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I have never worked at a shop that had a shop foreman or lead technician. I am now in the postition where I need a shop foreman to help releive some of my duites in the shop for solving hard problems, training the younger technicians etc. so I can spend more time with customers and growing the business. I feel my current master tech is quailfied for this postion and very capable, he also on board with the idea. My issue is trying to find a way to compensate him for the time he spends on the other technicians but I still need him to be a producer in the shop to be able to afford it. I assume they way to handle this would be with a base salary (with expected number of hours to be produced) plus a fag hour rate for anything over x amount of hours. Any idea of how other shops set this up would be greatly appreciated.

 

 

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  • Have you checked out Joe's Latest Blog?

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      It always amazes me when I hear about a technician who quits one repair shop to go work at another shop for less money. I know you have heard of this too, and you’ve probably asked yourself, “Can this be true? And Why?” The answer rests within the culture of the company. More specifically, the boss, manager, or a toxic work environment literally pushed the technician out the door.
      While money and benefits tend to attract people to a company, it won’t keep them there. When a technician begins to look over the fence for greener grass, that is usually a sign that something is wrong within the workplace. It also means that his or her heart is probably already gone. If the issue is not resolved, no amount of money will keep that technician for the long term. The heart is always the first to leave. The last thing that leaves is the technician’s toolbox.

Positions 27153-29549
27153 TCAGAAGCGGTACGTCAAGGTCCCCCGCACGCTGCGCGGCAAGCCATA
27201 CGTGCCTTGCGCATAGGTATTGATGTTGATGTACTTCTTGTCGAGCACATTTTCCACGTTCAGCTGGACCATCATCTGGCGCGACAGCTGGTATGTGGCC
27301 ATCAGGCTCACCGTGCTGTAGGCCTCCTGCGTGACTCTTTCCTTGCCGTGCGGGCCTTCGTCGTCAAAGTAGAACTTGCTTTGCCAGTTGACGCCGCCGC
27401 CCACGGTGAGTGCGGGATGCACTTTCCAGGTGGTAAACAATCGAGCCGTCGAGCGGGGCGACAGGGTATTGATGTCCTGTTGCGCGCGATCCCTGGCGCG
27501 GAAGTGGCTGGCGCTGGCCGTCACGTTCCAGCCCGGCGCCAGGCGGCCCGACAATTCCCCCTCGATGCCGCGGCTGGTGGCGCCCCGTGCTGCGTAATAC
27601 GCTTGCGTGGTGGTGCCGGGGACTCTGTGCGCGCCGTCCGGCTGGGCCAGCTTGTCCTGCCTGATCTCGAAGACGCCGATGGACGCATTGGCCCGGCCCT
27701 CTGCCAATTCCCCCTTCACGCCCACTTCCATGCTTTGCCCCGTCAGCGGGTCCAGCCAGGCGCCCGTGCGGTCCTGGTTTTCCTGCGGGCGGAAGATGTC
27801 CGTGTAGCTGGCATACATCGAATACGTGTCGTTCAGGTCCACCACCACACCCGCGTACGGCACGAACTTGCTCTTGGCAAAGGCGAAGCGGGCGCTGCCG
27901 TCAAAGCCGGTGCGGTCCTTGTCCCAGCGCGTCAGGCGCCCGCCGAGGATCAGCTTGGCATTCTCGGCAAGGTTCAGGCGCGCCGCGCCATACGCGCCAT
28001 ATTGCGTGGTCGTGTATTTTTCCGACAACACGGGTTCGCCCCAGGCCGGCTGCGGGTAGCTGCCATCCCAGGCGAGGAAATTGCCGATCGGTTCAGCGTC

Shop owners: Focus more on employee retention than acquisition. This is not to say that you should not be constantly recruiting. You should. What it does means is that once you hire someone, your job isn’t over, that’s when it begins. Get to know your technicians. Build strong relationships. Have frequent one-on-ones. Engage in meaningful conversation. Find what truly motivates your technicians. You may be surprised that while money is a motivator, it’s usually not the prime motivator.
      One last thing; the cost of technician turnover can be financially devastating. It also affects shop morale. Do all you can to create a workplace where technicians feel they are respected, recognized, and know that their work contributes to the overall success of the company. This will lead to improved morale and team spirit. Remember, when you see a technician’s toolbox rolling out of the bay on its way to another shop, the heart was most likely gone long before that.
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